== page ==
During nesting season, adult Roseate Terns are recognized by their dark bills and tails that extend beyond their wing tips (when at rest). In flight, they are noticeably lighter than Common Terns, and if their voices aren't drowned out by hundreds of other talkative terns, you might notice their two-noted calls. (Listen to the following embedded sample.)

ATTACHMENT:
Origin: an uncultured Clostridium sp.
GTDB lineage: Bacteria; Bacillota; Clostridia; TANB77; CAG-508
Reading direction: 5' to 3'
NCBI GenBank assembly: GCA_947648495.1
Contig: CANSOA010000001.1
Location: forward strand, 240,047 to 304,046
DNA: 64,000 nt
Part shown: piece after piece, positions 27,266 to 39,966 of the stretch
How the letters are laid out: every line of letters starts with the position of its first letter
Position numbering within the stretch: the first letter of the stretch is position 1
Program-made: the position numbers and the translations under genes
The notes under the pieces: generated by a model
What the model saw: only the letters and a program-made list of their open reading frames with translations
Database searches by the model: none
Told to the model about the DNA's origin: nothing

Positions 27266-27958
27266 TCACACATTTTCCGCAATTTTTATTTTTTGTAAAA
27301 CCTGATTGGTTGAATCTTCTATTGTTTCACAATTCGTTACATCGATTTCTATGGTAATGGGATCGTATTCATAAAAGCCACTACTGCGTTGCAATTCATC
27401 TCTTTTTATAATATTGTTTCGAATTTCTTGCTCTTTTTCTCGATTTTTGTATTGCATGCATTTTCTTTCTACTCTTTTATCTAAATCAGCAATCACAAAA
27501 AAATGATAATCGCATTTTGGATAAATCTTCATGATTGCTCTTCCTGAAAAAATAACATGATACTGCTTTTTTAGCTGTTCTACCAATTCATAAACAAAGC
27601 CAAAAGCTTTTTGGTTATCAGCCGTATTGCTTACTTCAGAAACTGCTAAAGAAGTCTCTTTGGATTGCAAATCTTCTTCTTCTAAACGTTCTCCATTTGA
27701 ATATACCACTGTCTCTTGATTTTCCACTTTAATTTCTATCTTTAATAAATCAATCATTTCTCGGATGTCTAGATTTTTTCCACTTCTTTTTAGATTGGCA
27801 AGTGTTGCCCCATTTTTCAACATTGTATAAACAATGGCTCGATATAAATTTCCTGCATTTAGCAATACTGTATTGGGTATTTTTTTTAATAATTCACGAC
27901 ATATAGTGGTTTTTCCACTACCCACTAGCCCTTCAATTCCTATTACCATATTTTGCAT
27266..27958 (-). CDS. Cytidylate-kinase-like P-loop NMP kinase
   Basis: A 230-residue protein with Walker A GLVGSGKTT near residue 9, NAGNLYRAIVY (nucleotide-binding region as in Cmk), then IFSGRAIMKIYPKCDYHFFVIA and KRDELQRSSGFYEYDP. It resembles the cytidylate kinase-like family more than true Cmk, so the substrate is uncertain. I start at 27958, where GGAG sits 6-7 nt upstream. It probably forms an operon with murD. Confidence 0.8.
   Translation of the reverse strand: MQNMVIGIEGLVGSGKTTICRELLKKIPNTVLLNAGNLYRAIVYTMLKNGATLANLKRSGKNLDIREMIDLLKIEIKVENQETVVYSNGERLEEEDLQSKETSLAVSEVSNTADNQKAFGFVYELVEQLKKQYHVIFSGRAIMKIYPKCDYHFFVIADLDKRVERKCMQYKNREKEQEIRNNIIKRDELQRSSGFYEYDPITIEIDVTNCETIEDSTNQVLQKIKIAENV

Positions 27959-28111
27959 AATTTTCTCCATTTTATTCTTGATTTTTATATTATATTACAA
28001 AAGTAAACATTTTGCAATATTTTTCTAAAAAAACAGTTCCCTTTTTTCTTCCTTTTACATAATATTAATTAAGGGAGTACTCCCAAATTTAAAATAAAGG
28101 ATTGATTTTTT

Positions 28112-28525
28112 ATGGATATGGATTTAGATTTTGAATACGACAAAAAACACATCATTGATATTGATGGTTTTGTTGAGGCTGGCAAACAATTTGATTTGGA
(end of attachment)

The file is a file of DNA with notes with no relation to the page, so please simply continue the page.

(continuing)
The Roseate Tern population in Maine is quite low (probably around 200 birds), so unless you're near one of their nesting colonies, you're unlikely to bump into many of them. The northeast population of Roseate Terns is listed as federally endangered, with the main threats to the Maine population being "gull predation, habitat loss, human disturbance, and food shortages" (according to the ME Dept. of IFW). In July and August, small numbers of Roseate Terns from the Stratton Island colony regularly turn up at Hills Beach in Biddeford, which is where I found this orange-legged adult and this black-legged juvenile.